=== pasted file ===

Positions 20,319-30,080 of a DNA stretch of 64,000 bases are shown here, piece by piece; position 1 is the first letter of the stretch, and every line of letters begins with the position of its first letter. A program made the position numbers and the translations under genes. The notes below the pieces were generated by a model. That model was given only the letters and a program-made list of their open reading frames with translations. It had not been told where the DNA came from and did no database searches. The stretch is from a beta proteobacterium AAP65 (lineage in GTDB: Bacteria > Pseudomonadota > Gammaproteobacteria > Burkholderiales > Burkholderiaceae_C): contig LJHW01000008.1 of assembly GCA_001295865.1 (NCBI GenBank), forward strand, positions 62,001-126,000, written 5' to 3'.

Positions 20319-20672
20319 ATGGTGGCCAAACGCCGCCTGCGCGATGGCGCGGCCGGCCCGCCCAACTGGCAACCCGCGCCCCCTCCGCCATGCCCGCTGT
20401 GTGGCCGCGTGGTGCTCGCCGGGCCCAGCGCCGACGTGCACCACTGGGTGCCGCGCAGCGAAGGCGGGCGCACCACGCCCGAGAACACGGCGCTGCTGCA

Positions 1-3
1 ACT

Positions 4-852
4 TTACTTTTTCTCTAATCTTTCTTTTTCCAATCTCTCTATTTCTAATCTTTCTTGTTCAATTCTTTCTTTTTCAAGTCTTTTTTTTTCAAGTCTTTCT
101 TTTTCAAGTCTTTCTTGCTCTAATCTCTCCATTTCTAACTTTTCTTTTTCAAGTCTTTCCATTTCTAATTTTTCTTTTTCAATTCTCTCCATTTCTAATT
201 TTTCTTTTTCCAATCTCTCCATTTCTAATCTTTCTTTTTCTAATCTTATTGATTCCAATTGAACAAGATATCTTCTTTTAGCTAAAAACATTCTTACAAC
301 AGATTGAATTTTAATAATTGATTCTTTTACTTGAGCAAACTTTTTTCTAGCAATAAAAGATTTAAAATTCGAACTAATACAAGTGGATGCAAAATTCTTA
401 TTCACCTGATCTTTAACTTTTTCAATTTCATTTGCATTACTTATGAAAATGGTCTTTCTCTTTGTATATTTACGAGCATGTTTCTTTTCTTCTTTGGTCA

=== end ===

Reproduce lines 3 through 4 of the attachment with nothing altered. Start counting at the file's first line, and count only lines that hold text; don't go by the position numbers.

20319 ATGGTGGCCAAACGCCGCCTGCGCGATGGCGCGGCCGGCCCGCCCAACTGGCAACCCGCGCCCCCTCCGCCATGCCCGCTGT
20401 GTGGCCGCGTGGTGCTCGCCGGGCCCAGCGCCGACGTGCACCACTGGGTGCCGCGCAGCGAAGGCGGGCGCACCACGCCCGAGAACACGGCGCTGCTGCA